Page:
How cute is this?
So yesterday I made a blog about me taking down automatic twitter notifications to my inbox..
So what does some punk do?
He tries to reset one of my Twitter accounts at 2 in the morning.
Little did that person know that I’m a deranged nightowl and I never sleep; so I hopped on the problem like a duck on a june-bug.
Now anyway, if I was still in highschool I’d work on calling #fatTony to ensure that justice is served, but now adays I care primarily about just defending my accounts.
I ignore the haters.
Anyway, I couldn’t call myself Mr Computer Science without giving you a few tricks as to hardening your Twitter account from #spineless hackers.
Twitter Account Hardening 101
By default, your password should be harder to crack than a Nun at catholic school; I’m talking 30+ characters with upper/lowercase letters, numbers, and at least a few special characters.
If you’re interested in studying the hardcore science of password permutation logic, then check out this gnarly post I made below:
PS: I remember some kid in calculus class once told me “password cracking doesn’t work; because all verification systems have numerical limits” – Well, smart guy, the key to a successful password cracker is bypassing the numerical limitations; in otherwords finding a method to verify account authentication without it activating the counter. Possible? Yes; but if I told you more I’d have to kill you.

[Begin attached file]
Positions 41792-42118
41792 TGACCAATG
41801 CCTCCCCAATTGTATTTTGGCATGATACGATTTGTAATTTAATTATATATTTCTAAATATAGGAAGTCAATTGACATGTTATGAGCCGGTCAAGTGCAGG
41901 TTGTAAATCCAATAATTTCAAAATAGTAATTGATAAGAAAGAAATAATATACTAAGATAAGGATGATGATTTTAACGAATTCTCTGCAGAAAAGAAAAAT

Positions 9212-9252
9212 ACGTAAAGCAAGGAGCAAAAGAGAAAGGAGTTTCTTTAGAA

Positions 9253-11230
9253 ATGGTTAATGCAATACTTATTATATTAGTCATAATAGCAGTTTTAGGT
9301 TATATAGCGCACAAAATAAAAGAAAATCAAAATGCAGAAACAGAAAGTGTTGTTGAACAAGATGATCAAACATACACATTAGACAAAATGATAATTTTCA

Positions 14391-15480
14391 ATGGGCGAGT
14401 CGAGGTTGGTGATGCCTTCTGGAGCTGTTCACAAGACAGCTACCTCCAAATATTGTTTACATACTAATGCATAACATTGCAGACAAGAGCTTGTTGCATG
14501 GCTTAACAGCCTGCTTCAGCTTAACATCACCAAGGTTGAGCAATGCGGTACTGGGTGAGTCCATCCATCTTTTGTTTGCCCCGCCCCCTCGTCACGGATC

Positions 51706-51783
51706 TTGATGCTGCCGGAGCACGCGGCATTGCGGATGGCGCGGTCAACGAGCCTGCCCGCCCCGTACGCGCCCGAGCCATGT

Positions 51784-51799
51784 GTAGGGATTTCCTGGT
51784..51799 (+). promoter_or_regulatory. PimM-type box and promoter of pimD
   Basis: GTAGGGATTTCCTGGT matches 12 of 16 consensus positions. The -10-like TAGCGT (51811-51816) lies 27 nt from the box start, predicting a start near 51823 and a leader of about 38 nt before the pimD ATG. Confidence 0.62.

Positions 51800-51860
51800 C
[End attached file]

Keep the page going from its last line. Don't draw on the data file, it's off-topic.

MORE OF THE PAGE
(Speaking of password cracking, it was obvious someone tried to crack mine because right around the time of my password being reset, I was unable to log into my account without captcha; a classic method of password cracking limitation. AKA; someone was trying to bruteforce my password).
In any event, in addition to a super strong password, there’s something you need to know about password resets and Twitter accounts.
Anyone can activate a simple password reset on your account by default!
A little spooky right? Unless you modify your account settings, any lamer can come along and request a password reset.
In order to change that, Twitter (thankfully) has a setting you can alter that requires people to know your email address or phone number in order to initiate a change.
Now this isn’t as powerful as say two tier authentication but it’s much more secure than not having it.
That way some lamer can’t come along and just try to reset your password; they’ll have to know your email address and phone number too.
So, your account is exponentially more safe, unless of course your local system is keylogged, ratted, or backdoor’d.
Anyway, to enable that Twitter setting just access your settings control panel within Twitter.
And from within your control panel, scroll all the way down to find “Require personal information to reset my password”. and check that bad bear.
Now, consequently, nobody can initiate a password reset without knowing your attached email address or phone number.
Now, if you’re not very good with logic, this won’t prevent your crazy girlfriend from hacking your account, but will stop the typical shmuck who follows your blog from changing your password.
Anyway, stay safe guys.
And stay cool.
Mr. Computer Science